Iran, world powers sit down for key nuclear talks
Iran returned to talks Monday over its disputed nuclear programme after a 14-month break, as world powers sounded out Tehran's intentions after it claimed to have taken a new step in making fissile material.
Just a day ahead of the talks, Tehran raised the stakes by revealing that it had mined and produced its first home-grown batch of uranium yellowcake instead of seeking to import new supplies.
That triggered statements of concern in Washington and Europe shortly before the meeting between the European Union’s top diplomat, Catherine Ashton, and Iran’s chief negotiator, Saeed Jalili, got under way in Geneva.
The negotiations, scheduled to last two days, began promptly Monday morning at the building of the Swiss mission to the United Nations with Ashton, Jalili and officials from Britain, China, France, Germany, Russia and the United States sitting around the same table.
Jalili began by making a strong protest against the recent assassination of a top nuclear scientist in Tehran, according to an Iranian source.
The secretary of the Iranian Supreme National Security Council described the attack as an “Middle Age and fascist act” and asked why the international group did not condemn the attacks, said the source.
Jalili later held one-on-one meetings with the heads of the Chinese, Russian and British delegations, before returning to the table with the extended group late Monday, added the source.
Sergey Rybakov, who heads the Russian delegation was quoted by Iranian media as telling Jalili: “We needed this round of talks and during the negotiations we will try to help to remove obstacles.”
A diplomat close to the world powers said: “We are expecting a serious response from the Iranians. We do not know what is Iran’s state of mind.”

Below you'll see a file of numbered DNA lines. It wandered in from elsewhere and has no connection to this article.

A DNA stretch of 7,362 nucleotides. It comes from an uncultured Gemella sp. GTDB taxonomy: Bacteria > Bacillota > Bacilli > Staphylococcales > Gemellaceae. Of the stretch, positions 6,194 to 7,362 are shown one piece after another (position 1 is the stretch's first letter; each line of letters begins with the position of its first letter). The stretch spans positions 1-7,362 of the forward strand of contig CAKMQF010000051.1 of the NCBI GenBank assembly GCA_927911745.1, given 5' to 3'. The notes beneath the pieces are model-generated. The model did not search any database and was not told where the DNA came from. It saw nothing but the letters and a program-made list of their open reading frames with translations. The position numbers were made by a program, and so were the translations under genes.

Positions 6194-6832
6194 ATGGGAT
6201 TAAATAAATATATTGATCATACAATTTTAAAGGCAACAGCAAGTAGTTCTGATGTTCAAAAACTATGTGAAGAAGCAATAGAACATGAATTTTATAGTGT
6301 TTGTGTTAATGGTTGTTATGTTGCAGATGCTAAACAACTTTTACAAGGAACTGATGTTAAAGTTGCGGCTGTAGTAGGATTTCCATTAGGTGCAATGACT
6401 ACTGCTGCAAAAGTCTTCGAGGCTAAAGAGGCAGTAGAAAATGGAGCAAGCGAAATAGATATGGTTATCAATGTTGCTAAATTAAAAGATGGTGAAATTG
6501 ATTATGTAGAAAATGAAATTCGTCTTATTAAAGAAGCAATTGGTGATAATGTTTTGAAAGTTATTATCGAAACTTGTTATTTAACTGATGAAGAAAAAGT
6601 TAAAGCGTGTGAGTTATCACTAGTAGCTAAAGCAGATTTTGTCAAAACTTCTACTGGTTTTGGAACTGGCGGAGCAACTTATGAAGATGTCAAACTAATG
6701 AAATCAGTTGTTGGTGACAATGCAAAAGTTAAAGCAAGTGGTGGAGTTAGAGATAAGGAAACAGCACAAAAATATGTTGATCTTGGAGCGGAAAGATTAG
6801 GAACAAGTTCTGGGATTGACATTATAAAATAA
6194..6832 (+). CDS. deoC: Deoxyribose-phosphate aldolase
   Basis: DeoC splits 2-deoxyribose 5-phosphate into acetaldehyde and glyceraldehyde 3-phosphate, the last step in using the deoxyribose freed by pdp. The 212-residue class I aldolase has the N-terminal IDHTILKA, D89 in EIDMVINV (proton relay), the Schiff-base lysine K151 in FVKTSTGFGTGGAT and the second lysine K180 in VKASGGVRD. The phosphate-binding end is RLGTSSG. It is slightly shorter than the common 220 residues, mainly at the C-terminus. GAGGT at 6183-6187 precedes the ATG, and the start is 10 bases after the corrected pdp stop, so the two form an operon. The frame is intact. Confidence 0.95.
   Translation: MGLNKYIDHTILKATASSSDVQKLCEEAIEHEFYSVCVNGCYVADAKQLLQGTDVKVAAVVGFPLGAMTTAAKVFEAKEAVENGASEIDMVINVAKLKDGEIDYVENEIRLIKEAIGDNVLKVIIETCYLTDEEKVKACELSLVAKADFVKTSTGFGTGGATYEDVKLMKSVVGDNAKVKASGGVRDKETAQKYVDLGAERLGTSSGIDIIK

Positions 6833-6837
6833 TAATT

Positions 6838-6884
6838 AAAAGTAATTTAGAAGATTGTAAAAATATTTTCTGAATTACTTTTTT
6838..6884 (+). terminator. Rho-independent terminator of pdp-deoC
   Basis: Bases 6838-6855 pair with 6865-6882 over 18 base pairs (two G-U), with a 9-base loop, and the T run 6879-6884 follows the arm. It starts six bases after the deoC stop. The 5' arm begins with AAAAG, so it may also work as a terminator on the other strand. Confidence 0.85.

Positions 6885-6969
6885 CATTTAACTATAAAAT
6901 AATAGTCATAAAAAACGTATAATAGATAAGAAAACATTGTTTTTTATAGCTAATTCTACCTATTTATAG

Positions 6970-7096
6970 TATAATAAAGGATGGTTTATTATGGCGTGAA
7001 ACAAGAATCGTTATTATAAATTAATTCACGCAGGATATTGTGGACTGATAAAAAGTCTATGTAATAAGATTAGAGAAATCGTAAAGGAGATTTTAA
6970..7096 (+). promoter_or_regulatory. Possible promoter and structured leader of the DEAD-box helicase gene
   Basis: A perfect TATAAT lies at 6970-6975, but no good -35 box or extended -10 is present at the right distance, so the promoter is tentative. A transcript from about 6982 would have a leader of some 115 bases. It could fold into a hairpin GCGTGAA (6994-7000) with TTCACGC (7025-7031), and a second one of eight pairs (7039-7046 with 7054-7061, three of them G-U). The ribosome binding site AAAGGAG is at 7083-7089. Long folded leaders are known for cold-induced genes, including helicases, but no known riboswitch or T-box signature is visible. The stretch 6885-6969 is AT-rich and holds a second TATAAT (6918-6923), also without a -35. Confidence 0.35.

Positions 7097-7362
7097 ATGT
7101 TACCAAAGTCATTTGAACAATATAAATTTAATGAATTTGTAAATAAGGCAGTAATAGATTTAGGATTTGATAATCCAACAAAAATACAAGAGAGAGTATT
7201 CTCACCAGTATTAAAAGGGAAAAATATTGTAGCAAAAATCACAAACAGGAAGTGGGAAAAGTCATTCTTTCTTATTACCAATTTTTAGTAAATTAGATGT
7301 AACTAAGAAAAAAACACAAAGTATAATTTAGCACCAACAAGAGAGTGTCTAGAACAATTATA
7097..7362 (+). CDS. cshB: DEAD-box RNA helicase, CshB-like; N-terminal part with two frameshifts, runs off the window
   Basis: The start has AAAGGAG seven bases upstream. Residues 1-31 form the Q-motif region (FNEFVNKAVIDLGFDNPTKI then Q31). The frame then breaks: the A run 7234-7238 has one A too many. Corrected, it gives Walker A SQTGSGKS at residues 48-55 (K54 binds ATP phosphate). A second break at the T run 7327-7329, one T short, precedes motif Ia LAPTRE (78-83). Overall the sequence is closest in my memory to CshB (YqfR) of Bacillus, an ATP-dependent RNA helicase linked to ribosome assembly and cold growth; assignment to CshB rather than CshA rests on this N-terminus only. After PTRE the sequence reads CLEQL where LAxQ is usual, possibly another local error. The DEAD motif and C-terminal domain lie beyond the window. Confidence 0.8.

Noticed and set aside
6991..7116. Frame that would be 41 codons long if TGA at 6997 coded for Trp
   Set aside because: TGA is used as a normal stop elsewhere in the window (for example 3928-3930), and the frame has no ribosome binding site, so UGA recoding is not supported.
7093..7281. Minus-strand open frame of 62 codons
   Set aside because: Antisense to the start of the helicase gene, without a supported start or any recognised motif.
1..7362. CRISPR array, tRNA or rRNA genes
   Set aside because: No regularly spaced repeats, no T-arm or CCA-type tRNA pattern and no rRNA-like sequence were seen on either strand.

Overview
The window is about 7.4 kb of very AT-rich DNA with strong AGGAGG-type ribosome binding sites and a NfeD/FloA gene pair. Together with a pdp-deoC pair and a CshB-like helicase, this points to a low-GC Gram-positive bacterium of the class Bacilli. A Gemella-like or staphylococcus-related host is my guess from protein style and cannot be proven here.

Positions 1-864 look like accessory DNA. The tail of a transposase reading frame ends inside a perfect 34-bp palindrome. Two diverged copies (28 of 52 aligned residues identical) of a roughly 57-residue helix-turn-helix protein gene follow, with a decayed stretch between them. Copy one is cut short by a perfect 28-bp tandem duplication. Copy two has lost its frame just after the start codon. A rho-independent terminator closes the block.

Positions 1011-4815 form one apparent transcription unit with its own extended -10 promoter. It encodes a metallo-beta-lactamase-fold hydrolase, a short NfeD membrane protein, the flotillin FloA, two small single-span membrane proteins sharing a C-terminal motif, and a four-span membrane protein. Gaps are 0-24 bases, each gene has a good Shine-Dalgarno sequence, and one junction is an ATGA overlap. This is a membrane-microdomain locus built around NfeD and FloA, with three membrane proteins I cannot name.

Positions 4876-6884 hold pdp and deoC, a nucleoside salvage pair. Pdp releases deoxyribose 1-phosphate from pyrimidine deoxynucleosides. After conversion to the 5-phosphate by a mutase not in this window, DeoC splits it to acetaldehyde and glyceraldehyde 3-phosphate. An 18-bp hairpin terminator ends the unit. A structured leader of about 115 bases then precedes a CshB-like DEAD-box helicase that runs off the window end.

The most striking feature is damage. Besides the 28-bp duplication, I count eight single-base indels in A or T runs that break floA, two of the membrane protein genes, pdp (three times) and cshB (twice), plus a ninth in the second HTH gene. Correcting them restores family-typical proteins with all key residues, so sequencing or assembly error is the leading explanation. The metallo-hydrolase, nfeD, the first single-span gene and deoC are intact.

The meeting, a mirror image of the last attempt in October 2009 to temper Iran’s uranium enrichment drive, is taking place amid tougher international sanctions on Tehran and few hopes that it will yield a deal.
Tehran maintains that it is seeking nuclear energy for peaceful purposes but Western countries suspect that the Islamic republic is engaging in a covert programme to build nuclear weapons.
Before Sunday’s yellowcake announcement by Iranian atomic chief Ali Akbar Salehi, European sources hoped the meeting would help re-engage the Iranians even if it did not produce instant results.
But Iranian leaders have reiterated in recent days that the country’s nuclear plans were non-negotiable.
Salehi added a new dimension by revealing that Iran was now “self-sufficient” in the entire nuclear fuel cycle by being able to supply itself with the raw material for fuel, and would enter the talks with world powers “with strength and power.”
“Other countries cannot interfere in Iranian nuclear affairs,” said Ali Bagheri, the deputy negotiator, according to Iranian state television’s website.
“The result of this meeting depends on the attitudes of the other party,” he added on Monday.
Iranian Foreign Minister Manouchehr Mottaki on a visit to Athens said there were “certain shared positions where we could cooperate.”
But he insisted that “the era when certain countries imposed their will is over.
“Science and technology belong to all humanity, for peaceful reasons. Those with major nuclear weapons factories are the real threat,” he added, vowing that Iran “will not settle for anything less” than “what is our right.”
White House official Mike Hammer had warned that the yellowcake step called into “further question Iran’s intentions and raises additional concerns at a time when Iran needs to address the concerns of the international community.”
In Bahrain, Gulf countries eyed the talks with scepticism. Emirati Foreign Minister Sheikh Abdullah bin Zayed al-Nahayan openly criticised the West for excluding Iran’s neighbours from the dialogue.
The foreign minister of the United Arab Emirates (UAE) said the Gulf Cooperation Council (GCC) countries should have a role in the negotiations and a solution with Iran.